Oct. 6, 2003 – Efforts are under way this month to recruit younger government workers to take an active role planning for in their future — a future which a group of retiree activists sees as dangerously fragile if steps aren't taken now to revamp the Government Employees Retirement System.
"We plan to go into the offices and recruit membership" Ida White, spokeswoman for Advocates for the Preservation of the Retirement System, said on Monday. "We don't want to be perceived as a group of older retirees."
The group will hold its second annual meeting on Oct. 18 from 10 a.m. to noon in the Charlotte Amalie High School auditorium. With an eye toward attracting workers nowhere near retirement age to the meeting, White said, its theme is "Don't be 'The Young and the Clueless.'" Raymond James, GERS board chair, and Sen. Louis Hill will be the guest speakers.
White, a retired teacher, said her retirement benefits and those of others of her generation are probably not in jeopardy. "It's the younger people we are concerned about," she said.
GERS is going broke, Laurence Bryan, the system administrator, told the Senate Finance Committee in August. The system was facing a deficit of $731.7 million at that time, he said. It has gone to court to collect money owed by the central government, he said, and if contributions continue at their current level, it will be bankrupt in 20 years.
The reform group, organized in October 2001 to try to protect the future of GERS, wants the repeal of legislation which its members say is detrimental to the system. Founding members include Hugo Dennis, three-term senator and one-time Senate president, and Aubrey Lee, a former Labor Department official.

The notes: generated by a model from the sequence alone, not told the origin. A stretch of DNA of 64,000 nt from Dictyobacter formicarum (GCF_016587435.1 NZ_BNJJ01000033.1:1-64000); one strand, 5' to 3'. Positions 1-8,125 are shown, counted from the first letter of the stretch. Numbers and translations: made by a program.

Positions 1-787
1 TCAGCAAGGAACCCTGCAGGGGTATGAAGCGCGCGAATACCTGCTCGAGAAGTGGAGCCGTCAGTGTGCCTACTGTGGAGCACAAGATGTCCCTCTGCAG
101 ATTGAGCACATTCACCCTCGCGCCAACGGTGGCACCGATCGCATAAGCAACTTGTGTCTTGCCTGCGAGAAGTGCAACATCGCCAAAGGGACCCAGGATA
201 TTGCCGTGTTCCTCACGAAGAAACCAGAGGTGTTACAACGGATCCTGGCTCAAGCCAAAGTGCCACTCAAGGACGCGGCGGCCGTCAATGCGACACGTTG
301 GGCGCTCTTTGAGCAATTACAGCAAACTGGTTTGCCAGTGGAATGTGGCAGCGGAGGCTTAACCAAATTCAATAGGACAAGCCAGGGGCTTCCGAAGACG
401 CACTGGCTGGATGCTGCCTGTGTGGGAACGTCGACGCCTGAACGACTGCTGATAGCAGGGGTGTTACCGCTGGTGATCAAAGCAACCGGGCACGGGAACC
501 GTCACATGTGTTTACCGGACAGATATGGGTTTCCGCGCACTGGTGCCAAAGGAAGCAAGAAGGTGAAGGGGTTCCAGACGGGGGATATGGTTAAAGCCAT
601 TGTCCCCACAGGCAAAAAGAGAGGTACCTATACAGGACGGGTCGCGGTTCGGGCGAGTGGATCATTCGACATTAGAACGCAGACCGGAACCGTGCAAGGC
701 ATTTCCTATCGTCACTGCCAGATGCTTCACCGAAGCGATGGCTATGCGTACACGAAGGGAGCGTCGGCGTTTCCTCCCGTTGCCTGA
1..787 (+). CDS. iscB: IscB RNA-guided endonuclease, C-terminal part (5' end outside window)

Dennis, who served as chair until his two-year term expired, has been replaced by Vernelle de Lagarde, president of the St. Thomas-St. John Federation of Teachers. "That sends another message to the community about retirees," White said. "Vernelle is a very active, very prominent person."
The advocates group has collected more than 6,000 signatures of government retirees and other V.I. taxpayers and voters on a petition asking the Legislature to repeal two laws that further damage an already fragile retirement system, according to the group. They are:
– Act 6429, which granted early retirement benefits to certain Water and Power Authority hazardous duty employees and increased the cap on senators' pensions to 75 percent of their most recent salaries, up from the previous 65 percent.
– Act 6430, which empowers the GERS board to borrow money and issue bonds against the retirement system assets. This authority, APRS members say, could undermine the financial stability of the system, jeopardizing its capacity to meet current and future obligations.
The petition has been delivered to Senate President David Jones, White said, but so far "we have had virtually no response." Jones was off island Monday and unavailable for comment.
Hill said he is drafting legislation, which he will discuss at the meeting, "to move the responsibility and the authority to set the level of employee and government contributions to the board and the management of the GERS." The levels are now where they have been "forever, because the Legislature has been unwilling, for whatever reason, to adjust the rates as circumstances change," he said.
White urged all government employees and retirees to attend the Oct. 18 meeting. "A retirement system is a terrible thing to waste," she said.
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